Drupal’s Query Builder, Circa 2006

tags: drupal, sql, metadata, nocode

In late 2005, Mambo (and its fork, Joomla!) dominated open-source content management; Wordpress had yet to dethrone Movable Type, and the “social” web was still ruled by community news portals and discussion boards. Drupal was an up-and-comer with promising ideas about flexible content organization, but few killer features to make it stand out in head to head evaluations.

Two third-party plugins that emerged that year, however, would shape the platform’s direction for the next decade. The first one – Content Construction Kit – was developed by a cluster of Radio UserLand expats. They envisioned a metadata-driven system that would allow site administrators to defined and manage different types of structured content without writing any code. It would go on to become wildly successful – to the point that no modern Drupal sites are built without it, and tools that added custom content type management to Wordpress were often marketed as “CCK for Wordpress.”

The second plugin – Views – was written by Earl Miles, a newcomer to Drupal’s growing community of developers. He was intrigued by CCK’s flexibility but frustrated by the amount of custom code that was still needed to integrate its content into a fully realized site. Building “recent posts” widgets, tables of user data, filtered RSS feeds, and so on from CCK’s click-together content types still demanded custom PHP and SQL, as well as familiarity with its automatically-generated database schemas.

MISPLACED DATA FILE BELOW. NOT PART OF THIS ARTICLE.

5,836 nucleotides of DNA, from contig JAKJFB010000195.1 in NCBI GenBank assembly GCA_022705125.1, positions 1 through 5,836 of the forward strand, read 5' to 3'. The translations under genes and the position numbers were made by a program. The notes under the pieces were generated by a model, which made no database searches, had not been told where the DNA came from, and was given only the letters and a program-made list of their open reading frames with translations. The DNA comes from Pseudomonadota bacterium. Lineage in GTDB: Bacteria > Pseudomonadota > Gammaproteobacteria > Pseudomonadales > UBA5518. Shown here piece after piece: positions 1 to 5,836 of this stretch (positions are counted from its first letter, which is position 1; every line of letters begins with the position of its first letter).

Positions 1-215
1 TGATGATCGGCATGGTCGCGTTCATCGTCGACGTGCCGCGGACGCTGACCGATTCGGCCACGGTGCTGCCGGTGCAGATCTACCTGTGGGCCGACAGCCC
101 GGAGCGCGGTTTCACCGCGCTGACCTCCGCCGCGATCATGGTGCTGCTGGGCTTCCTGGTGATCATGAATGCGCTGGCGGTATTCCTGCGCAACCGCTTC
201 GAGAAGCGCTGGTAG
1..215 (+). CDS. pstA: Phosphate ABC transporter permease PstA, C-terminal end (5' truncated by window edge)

Views hid that complexity from site builders, allowing them to create a new page on the site, choose the kinds of content that should populate it, apply filters based on the fields defined with CCK, and customize the appearance of the resulting page. In addition, had its own plugin architecture, allowing developers to add new display styles (Javascript rotators, XML feeds, CSV downloads) while piggybacking on the Views query-builder.

By 2006, Views and CCK had taken the Drupal world by storm. Although complex queries were unwieldy to create and modify with the initial Views UI, work quickly began on an AJAX-powered followup. By 2007, the majority of Drupal sites were using it and calls to roll Views into the official “Drupal Core” CMS began in earnest.

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